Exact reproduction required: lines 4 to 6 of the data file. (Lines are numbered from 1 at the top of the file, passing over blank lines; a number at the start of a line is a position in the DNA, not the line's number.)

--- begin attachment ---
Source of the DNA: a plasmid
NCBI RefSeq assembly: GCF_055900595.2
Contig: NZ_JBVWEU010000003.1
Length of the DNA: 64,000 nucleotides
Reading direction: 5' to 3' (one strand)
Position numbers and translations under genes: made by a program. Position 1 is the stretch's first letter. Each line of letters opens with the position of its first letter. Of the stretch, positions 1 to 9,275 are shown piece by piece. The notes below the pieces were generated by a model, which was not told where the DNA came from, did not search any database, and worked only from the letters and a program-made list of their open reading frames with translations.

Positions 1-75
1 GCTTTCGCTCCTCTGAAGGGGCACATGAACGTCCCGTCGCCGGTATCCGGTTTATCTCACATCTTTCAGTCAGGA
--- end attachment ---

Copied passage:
Length of the DNA: 64,000 nucleotides
Reading direction: 5' to 3' (one strand)
Position numbers and translations under genes: made by a program. Position 1 is the stretch's first letter. Each line of letters opens with the position of its first letter. Of the stretch, positions 1 to 9,275 are shown piece by piece. The notes below the pieces were generated by a model, which was not told where the DNA came from, did not search any database, and worked only from the letters and a program-made list of their open reading frames with translations.